Dismiss Notice
Join Physics Forums Today!
The friendliest, high quality science and math community on the planet! Everyone who loves science is here!

Homework Help: Newton's laws - studying for a test

  1. Sep 19, 2011 #1
    Hello guys. I have a test in a couple of days, so I am hoping to get some practice. I'll post any questions I have here, I would appreciate if you guys can help me clear up any confusions.


    1. A 400-N block is dragged along a horizontal surface by an applied force F as shown. The coefficient of kinetic friction is uk = 0.4 and the block moves at constant velocity. The magnitude of F is:

    attempted solution:

    Since the block moves with constant velocity: [tex]\sum F = 0[/tex]
    Since
    [tex]\sum F = ma[/tex]
    [tex]F_y - mg = ma = 0 [/tex]
    [tex]F_x - u_kmg = ma = 0 [/tex]

    The correct answer is 150 N, but obviously the components above are far greater because mg = 400 N. I must be missing something conceptually simple... Please help.
     
  2. jcsd
  3. Sep 19, 2011 #2

    PhanthomJay

    User Avatar
    Science Advisor
    Homework Helper
    Gold Member

    What is the direction of the applied force "as shown"? What answer do you get?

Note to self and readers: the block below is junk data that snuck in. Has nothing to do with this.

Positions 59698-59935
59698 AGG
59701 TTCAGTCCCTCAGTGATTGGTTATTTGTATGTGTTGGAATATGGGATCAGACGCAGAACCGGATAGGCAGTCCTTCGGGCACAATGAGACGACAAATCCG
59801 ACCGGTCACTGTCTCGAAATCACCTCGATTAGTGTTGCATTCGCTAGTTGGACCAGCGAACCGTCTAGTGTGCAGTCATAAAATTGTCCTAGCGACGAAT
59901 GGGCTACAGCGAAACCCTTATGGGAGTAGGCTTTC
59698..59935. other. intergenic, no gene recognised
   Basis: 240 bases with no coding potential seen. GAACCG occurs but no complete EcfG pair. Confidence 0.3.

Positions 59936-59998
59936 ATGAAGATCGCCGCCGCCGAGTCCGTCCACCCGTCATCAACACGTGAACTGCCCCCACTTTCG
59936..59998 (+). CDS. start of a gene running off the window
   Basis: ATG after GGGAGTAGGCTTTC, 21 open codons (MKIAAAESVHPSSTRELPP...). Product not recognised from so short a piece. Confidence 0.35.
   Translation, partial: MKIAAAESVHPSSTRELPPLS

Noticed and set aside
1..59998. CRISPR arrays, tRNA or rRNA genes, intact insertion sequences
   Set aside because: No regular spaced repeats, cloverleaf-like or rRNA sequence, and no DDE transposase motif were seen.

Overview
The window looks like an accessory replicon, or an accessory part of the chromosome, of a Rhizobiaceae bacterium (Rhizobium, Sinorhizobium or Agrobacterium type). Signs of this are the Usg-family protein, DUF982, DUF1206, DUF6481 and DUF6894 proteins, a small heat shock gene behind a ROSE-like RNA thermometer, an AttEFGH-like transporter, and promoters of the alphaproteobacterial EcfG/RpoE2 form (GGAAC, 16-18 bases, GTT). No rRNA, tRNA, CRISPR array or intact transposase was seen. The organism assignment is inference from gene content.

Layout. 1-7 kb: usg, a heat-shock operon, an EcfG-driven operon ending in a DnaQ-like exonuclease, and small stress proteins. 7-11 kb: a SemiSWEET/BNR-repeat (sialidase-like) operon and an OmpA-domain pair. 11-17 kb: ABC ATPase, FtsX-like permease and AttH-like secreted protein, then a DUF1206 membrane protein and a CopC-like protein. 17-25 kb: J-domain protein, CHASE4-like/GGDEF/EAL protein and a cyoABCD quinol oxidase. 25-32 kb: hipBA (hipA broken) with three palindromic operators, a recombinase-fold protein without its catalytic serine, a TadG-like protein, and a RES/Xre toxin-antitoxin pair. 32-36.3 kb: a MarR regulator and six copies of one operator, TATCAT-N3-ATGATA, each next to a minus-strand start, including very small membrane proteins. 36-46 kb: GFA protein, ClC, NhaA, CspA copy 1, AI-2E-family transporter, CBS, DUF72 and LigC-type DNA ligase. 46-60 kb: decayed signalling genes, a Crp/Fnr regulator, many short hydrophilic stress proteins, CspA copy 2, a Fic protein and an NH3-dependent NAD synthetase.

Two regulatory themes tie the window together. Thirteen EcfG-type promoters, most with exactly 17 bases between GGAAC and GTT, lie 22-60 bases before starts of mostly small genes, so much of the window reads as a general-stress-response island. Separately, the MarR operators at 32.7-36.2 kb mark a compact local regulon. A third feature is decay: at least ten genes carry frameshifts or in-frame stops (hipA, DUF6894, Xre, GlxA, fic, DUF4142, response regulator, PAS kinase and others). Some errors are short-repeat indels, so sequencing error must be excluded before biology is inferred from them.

4. Sep 19, 2011 #3
    oops. Sorry, here is a picture:

    [PLAIN]http://dl.dropbox.com/u/42149615/phq.jpg [Broken]

    Solving the simple equations I came up with above, I would get the components of the force as:

    Fy = mg
    Fx = Ukmg

    The magnitude of F will then of course be far greater then 150 N.
     
    Last edited by a moderator: May 5, 2017
  5. Sep 19, 2011 #4
    draw a free body diagram. in the vertical direction, there are three forces acting. normal reaction by the floor , (3/5)F , both of which are upwards and mg , which is downwards.
    since there is no net force in the vertical direction,

    [tex]N+\frac{3}{5}F=mg[/tex]

    [tex]\therefore N=mg-\frac{3}{5}F[/tex]

    so your force of friction which is opposing the applied force is

    [tex]F_{fr}=\mu_k N=\mu_k (mg-\frac{3}{5}F)[/tex]
     
Share this great discussion with others via Reddit, Google+, Twitter, or Facebook